Logical Reflection:


Keller uses logic when he makes conclusions about the primary audience and uses the previous and following passages. With his understanding of the near-east culture of the first century, he easily supports his conclusions. Even the most generous of conclusions that Keller makes has the intellectual and logical fortitude to stand up to criticism.


Theological Reflection:


I will let Keller speak for himself.

“The message of the Bible is that the human race is a band of exiles trying to come home. The parable of the prodigal son is about every one of us.”7

“Jesus did not come to simply deliver one nation from political oppression, but to save all of us from sin, evil, and death itself. He came to bring the human race home. Therefore he did not comes in strength but in weakness. He came and experienced the exile that we deserved. He was expelled from the presence of the Father, he was thrust into the darkness, the uttermost despair of spiritual alienation—in our place. He took upon himself the full curse of human rebellion, cosmic homelessness, so that we could not be welcomed into our true home.”8

“We habitually and instinctively look to other things besides God and his grace as our justification, hope, significance, and security.”9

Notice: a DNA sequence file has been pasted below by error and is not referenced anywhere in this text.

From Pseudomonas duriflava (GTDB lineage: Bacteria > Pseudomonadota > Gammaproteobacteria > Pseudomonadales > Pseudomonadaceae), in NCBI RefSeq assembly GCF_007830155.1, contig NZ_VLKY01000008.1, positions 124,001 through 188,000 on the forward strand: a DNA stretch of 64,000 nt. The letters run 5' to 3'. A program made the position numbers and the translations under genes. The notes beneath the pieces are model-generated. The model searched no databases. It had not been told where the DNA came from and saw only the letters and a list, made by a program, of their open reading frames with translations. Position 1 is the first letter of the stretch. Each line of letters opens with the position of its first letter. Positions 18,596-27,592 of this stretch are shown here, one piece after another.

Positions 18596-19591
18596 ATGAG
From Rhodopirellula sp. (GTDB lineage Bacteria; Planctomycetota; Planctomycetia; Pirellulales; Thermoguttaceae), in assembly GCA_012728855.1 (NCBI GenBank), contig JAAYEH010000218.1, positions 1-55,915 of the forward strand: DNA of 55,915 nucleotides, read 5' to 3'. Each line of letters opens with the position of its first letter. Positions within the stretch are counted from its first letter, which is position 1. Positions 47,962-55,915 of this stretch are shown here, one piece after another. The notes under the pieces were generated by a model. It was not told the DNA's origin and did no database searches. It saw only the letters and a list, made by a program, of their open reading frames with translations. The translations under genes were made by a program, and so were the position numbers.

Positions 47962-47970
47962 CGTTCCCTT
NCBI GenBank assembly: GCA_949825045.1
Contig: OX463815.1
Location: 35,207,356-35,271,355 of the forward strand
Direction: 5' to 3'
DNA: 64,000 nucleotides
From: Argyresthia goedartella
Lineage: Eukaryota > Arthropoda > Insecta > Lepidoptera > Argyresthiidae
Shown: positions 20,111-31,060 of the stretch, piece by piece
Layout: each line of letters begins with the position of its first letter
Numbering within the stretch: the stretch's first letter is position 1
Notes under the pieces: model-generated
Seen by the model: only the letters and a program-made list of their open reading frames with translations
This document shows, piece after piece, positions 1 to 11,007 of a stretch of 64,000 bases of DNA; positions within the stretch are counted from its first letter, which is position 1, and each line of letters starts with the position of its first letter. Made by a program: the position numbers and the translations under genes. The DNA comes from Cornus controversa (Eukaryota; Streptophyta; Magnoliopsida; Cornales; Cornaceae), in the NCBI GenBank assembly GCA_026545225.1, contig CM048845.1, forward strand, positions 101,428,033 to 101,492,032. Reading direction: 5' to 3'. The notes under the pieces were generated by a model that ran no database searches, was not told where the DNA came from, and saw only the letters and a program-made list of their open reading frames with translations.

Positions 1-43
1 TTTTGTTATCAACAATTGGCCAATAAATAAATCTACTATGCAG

Conclusions:


Keller makes a delightful contribution to the study of the parable of the prodigal son. He concludes that Jesus is the ultimate older brother, and that the older brother in the parable (not Jesus but the “religious elite”) is truly lost. Keller brings all of this back to Gospel living. “We can only change permanently as we take the Gospel more deeply into our understanding and into our hearts. We must feed on the Gospel, as it were, digesting it and making it part of ourselves.”10 The Gospel is central to the two sons and the father’s response to them. Bravo, Timothy Keller for a lifelong study of a commonly misaccentuated passage. I would recommend this to the pastor and layperson in the church as well as the biblical scholar.

In Christ alone, John

___________________________________________________________________________________

[1] This is from the “about the author” section in the book.

[2] Keller, Timothy. The Prodigal God: Recovering the Heart of the Christian Faith. (New York: Penguin Group, 2008), 14-15. See also Ibid. 28. “It is because the real audience for this story is the Pharisees, the elder brothers.”

[3] Luke 15:1-2

[4]  Keller, Timothy. The Prodigal God: Recovering the Heart of the Christian Faith. (New York: Penguin Group, 2008), 66.

[5] Ibid. 66.

[6] Ibid. 29.

[7] Ibid. 97-98.

[8] Ibid. 101-102.

[9] Ibid. 115.

[10] Ibid. 115.

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A GRACIOUS READING OF SCRIPTURE

Studying Scripture is hard work. Obeying Scripture is, perhaps, an even harder work. In reading Scripture, it is easy to think that our obedience depends on our own careful efforts. Yet, even our diligence can disappoint us at times. We are prone to distraction and sin. Thankfully, our sanctification is not dependent on our own efforts any more than our justification was. Without the grace of God, we could never have been declared righteous before God. The same is true of our sanctification. Without the grace of God, we will neither be conformed to His image nor spend eternity offering our worship to Him.